In the early hours of Saturday, Dec 11th, the CoP 16 came to an agreement and adopted a decision, despite opposition from Bolivia. After a long marathon session of negotiations, the plenary adopted a text produced some 12 hours earlier.
The document recognizes the issue of adaptation to be just as important as mitigation, requiring the appropriate institutional arrangements to enhance adaptation action and support. In this respect, the Cancun Adaptation Framework is established, with the objective of enhancing action on adaptation. The main institution to take care of this being the Adaptation Committee, which would provide technical support, information, and promote synergy, remains to be created, with a clear step-by-step process laid out.
Furthermore, a Green Climate Fund will be established to manage $100 billion of funding for developing countries. Its immediate establishment, and the high-level of agreement between the parties, can be found in the detailed institutional set-up described in the document. Also, the World Bank is invited to act as an interim trustee (or administrator of assets) for the first three years, pending review – a much expected outcome, nevertheless disliked by some civil society organizations and least-developed countries.
Also, a registry will be set up to record national mitigation efforts. This will effectively standardize the recording, modelling and reporting of the parties to the convention. The introduction of these standards to the Convention was a much-needed step towards a balanced record-keeping.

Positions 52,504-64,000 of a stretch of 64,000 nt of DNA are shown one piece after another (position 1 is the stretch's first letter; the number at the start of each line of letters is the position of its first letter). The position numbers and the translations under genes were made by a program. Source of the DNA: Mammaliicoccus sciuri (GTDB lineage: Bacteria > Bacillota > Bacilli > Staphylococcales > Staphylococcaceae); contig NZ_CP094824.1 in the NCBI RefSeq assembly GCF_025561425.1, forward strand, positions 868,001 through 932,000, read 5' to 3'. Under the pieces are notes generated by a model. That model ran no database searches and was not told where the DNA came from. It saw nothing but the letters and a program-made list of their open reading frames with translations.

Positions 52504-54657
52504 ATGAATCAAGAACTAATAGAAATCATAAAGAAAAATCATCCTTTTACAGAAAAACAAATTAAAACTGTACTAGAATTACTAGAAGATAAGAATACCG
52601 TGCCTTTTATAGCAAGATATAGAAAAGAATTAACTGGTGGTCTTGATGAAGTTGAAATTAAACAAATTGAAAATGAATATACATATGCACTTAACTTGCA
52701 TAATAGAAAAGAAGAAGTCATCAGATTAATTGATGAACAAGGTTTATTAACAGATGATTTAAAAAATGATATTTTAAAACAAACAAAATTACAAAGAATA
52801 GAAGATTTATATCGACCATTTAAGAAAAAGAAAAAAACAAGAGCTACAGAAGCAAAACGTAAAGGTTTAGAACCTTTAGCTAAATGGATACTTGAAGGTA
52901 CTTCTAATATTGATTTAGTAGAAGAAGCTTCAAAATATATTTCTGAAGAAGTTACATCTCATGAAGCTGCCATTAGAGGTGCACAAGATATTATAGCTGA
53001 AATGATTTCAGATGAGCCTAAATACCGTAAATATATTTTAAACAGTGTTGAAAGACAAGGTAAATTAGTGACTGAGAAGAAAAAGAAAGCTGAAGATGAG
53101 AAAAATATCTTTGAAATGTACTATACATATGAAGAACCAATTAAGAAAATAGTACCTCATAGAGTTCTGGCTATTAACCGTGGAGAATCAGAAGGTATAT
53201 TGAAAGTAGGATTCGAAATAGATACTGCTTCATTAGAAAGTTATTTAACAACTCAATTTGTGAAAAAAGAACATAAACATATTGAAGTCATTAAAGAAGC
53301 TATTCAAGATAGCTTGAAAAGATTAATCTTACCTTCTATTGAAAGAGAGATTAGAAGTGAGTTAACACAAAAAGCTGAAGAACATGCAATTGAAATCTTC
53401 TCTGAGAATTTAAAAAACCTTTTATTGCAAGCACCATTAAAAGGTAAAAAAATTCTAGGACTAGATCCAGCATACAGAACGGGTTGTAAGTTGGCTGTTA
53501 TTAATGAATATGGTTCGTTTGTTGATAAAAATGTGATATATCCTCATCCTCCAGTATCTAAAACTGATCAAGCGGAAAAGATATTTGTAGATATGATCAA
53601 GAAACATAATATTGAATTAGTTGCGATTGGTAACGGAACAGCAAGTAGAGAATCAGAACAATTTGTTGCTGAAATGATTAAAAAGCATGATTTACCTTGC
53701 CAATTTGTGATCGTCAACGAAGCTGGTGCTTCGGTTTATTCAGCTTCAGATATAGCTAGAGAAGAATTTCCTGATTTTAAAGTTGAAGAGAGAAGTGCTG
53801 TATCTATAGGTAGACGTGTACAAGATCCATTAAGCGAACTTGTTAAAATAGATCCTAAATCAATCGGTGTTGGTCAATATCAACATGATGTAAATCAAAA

The final decision is on transfer of technology, which was much expected. It also entails the creation of a Technology Executive Committee and Climate Technology Center and Network – two bodies which will administer the Technology Mechanism under the CoP.
As a separate part, the countries participating in the Kyoto Protocol have come out with a document mired in disagreement. No second commitment period has been agreed upon, but the hope remains that it could be, since it is mentioned several times. The statement that the CoP “agrees that further work is needed to convert emission reduction targets to quantified economy wide limitation or reduction commitments” portrays the lack of change to the status quo.
This is certainly a step forward in negotiations and paves the way for the process to continue in Durban in 2011. Despite its positive outcome for the negotiations, its effect on combating climate change is minimal. Everyone agrees that more has to be done, but they have not stepped forward and acted to achieve this in the current document.